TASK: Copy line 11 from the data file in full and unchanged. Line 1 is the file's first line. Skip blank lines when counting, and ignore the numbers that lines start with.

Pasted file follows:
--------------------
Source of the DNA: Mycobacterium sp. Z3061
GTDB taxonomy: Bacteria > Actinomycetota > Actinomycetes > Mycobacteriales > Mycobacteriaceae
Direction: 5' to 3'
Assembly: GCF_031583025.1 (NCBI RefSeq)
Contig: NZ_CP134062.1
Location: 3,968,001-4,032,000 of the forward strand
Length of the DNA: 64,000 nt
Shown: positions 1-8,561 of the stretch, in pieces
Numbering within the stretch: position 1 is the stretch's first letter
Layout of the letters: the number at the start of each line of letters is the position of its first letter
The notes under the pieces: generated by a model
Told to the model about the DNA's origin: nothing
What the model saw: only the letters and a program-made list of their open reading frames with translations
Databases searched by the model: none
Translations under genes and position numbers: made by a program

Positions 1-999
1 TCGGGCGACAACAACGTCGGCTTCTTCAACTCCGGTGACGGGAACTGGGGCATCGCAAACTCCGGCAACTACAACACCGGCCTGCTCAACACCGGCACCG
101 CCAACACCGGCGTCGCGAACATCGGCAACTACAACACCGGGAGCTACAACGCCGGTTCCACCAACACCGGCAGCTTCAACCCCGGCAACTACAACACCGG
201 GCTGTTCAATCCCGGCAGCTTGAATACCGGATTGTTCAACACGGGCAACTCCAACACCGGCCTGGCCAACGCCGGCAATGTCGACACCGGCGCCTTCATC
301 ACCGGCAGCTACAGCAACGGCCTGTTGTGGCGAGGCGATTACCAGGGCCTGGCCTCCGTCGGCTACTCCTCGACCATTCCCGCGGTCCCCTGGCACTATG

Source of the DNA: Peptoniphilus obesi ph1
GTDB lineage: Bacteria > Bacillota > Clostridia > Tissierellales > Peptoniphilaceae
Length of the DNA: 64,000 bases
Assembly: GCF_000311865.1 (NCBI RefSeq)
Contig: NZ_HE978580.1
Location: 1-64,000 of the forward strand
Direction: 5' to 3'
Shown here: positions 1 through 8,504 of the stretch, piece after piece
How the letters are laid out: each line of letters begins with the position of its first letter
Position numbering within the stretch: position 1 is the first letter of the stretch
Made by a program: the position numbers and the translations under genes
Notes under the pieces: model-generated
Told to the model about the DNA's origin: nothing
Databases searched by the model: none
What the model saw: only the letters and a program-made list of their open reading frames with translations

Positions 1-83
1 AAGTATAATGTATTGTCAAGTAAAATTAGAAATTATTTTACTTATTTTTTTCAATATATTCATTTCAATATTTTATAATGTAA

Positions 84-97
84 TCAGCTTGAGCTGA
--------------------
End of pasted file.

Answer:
The notes under the pieces: generated by a model